But I’d say that the real pleasures of Otter Creek, beyond its every-mesmerizing waterfalls, are quiet ones.

I’ve come to see this thanks to my recent move to the upstairs of a converted shop building in Middlebury right on the banks of Otter Creek.

To the north I can see the restored span of Pulp Mill Bridge, completed by the Waltham Turnpike Company in 1820 and restored in 1980. Beyond the covered bridge, the falls simmer in the breeze from the north.

Beavers and otters, Canada geese and Mallards ply the banks. Occasionally from across the way in the wonderful new Otter View Park, a wary deer will come down to the bank to drink.

In 1881, Henry Ripley Doerr read his poem at a celebration commemorating what was billed as a centennial celebration of Otter Creek. Most of the 28 stanzas have been lost, but this description remains:

O, valley of the Otter, fair
As eyes have ever seen
With clustered hamlets, mighty peaks
And hills of emerald green

In that valley, from the deck where I’m writing this overlooking the fair Otter, I can see upstream to the new viewing deck on the riverbank. Beyond there lies the top of the spire of Mead Chapel, at Middlebury College.

I first came to that campus in 1969. Looking upstream from my new home, I can measure how far I’ve come during the past four decades.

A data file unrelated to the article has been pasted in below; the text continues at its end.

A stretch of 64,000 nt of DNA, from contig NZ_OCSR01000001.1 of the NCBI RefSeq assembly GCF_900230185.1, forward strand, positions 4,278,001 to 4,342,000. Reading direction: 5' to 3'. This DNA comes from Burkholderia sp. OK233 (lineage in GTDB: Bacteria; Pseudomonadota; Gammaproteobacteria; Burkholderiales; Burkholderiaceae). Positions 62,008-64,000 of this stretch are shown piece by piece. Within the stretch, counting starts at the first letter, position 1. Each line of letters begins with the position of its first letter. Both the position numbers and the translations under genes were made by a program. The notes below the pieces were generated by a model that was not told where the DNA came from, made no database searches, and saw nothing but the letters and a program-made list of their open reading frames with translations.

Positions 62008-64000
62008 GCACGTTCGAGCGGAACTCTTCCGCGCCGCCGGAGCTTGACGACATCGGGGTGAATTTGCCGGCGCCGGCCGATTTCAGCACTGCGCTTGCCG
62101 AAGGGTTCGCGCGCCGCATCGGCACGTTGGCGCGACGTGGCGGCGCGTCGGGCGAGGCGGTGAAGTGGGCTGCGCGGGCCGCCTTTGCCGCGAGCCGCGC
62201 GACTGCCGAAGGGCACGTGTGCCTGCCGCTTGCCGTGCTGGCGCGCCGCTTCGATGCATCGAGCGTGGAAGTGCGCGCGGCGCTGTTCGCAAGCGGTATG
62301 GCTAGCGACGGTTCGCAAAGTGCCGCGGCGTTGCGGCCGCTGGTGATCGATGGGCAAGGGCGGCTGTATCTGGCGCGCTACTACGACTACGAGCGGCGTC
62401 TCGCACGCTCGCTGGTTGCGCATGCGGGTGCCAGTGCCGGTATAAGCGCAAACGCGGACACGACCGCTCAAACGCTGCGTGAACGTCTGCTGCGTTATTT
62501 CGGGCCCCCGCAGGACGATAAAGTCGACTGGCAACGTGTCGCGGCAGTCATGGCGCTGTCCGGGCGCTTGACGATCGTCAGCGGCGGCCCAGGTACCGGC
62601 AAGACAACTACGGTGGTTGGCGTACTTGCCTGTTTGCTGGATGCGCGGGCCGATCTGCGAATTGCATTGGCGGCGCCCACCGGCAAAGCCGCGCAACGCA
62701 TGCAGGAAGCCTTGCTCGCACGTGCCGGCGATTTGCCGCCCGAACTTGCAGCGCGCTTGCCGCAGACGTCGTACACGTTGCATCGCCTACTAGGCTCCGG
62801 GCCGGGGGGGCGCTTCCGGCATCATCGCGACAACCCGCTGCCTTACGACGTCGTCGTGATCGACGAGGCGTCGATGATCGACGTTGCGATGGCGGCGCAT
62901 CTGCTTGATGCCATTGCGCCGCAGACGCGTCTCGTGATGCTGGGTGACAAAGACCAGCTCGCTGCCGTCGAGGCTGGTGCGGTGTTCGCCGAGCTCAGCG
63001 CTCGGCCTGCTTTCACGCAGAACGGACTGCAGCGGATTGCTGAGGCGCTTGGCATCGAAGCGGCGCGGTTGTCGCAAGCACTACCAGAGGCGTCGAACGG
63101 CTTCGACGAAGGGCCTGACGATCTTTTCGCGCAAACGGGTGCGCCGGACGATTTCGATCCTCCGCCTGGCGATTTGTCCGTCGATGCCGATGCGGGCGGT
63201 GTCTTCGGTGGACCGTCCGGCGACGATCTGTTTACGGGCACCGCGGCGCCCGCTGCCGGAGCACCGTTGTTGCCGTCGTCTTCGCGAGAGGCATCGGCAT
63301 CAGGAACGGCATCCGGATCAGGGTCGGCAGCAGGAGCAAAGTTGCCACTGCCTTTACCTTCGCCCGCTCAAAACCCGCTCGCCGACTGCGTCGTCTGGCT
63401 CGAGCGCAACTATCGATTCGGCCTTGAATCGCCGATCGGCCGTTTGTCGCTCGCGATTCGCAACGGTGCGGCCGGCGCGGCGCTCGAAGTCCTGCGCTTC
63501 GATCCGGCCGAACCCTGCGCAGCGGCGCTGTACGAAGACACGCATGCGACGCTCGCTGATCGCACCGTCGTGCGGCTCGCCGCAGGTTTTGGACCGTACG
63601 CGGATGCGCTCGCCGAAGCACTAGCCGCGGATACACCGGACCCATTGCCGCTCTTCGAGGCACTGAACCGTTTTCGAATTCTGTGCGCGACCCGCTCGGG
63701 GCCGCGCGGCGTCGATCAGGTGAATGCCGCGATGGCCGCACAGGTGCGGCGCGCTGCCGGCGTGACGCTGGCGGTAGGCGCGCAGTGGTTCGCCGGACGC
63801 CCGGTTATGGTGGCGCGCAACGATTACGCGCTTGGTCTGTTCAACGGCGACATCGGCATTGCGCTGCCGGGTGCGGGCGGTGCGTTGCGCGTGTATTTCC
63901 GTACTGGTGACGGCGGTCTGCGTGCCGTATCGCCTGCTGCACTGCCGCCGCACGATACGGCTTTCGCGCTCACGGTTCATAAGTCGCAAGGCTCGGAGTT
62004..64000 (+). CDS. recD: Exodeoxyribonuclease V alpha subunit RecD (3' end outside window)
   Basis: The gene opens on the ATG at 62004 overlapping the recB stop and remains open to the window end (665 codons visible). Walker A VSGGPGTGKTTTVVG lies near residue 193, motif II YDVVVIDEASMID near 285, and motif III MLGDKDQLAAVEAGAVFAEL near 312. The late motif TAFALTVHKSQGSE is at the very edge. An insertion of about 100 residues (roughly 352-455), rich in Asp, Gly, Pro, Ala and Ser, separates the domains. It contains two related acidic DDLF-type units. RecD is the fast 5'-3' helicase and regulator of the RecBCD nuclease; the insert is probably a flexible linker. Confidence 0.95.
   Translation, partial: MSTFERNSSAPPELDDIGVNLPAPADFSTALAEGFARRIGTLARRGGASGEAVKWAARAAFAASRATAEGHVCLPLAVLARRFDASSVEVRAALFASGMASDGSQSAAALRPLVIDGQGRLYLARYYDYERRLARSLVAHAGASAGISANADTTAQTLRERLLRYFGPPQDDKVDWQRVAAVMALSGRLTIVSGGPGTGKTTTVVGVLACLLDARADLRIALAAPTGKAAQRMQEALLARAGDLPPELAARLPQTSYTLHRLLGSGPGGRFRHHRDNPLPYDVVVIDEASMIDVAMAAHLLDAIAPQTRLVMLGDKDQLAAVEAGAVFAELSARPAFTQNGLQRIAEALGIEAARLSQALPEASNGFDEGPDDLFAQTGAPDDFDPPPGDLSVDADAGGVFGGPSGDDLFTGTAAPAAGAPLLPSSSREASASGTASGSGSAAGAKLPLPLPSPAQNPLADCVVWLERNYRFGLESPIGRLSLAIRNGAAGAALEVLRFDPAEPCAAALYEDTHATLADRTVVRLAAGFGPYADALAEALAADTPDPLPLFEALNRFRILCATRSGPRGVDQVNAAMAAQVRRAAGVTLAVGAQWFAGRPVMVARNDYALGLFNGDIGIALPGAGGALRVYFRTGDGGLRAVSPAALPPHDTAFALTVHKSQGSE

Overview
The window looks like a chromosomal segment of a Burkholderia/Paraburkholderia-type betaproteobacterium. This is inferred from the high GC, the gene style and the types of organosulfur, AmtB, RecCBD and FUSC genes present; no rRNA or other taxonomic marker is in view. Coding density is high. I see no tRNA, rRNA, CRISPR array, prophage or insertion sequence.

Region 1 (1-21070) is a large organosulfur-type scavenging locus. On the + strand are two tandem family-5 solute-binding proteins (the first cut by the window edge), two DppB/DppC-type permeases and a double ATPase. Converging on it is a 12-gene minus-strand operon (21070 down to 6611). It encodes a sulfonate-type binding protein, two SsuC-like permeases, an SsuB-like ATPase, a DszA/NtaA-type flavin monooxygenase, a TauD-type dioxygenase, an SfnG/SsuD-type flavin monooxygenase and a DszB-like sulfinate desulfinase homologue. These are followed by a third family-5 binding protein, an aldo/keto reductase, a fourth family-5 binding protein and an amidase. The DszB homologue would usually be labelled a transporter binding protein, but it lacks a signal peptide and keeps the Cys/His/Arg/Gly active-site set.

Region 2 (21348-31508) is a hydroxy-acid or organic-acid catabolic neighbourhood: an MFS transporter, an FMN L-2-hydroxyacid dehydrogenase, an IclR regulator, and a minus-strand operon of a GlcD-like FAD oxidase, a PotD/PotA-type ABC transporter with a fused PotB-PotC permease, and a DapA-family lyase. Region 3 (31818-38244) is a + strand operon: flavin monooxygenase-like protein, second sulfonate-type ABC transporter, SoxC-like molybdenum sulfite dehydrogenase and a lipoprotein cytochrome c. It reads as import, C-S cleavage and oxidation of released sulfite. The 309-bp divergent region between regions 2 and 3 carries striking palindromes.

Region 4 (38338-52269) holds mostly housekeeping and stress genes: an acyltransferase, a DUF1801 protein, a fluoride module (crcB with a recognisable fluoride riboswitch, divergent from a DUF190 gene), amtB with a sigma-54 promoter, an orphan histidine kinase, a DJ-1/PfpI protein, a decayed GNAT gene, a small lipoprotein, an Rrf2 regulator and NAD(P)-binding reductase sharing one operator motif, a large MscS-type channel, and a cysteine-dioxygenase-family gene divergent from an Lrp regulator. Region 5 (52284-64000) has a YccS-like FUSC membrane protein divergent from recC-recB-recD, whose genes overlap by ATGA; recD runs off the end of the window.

I calculate it in river terms, as the First People did: about a half-mile downstream along the Wanakake-took.

- 30 -


Blogger Rosemary Carstens said...

Greg, this is a lovely meditation. You make me see it my mind's eye and I've never even BEEN to Vermont. I see you continue to write as beautifully as ever. I'd like to catch up and my last email plus a link to FEAST (http://www.FEASTofBooks.com ) just was returned and it's the only email address I had for you. If you don't still have my email address, you can reach me through the zine. Rosemary

5:19 PM  
Blogger stevew said...

Greg, two Midd grads just tumbled across you posts and we like this very much. '71 for me, perhaps we crossed paths. I just read this aloud to a (blind) class of '45 grad and she told me that I must write our thanks for your descriptions, right now :)

We'll stop back by.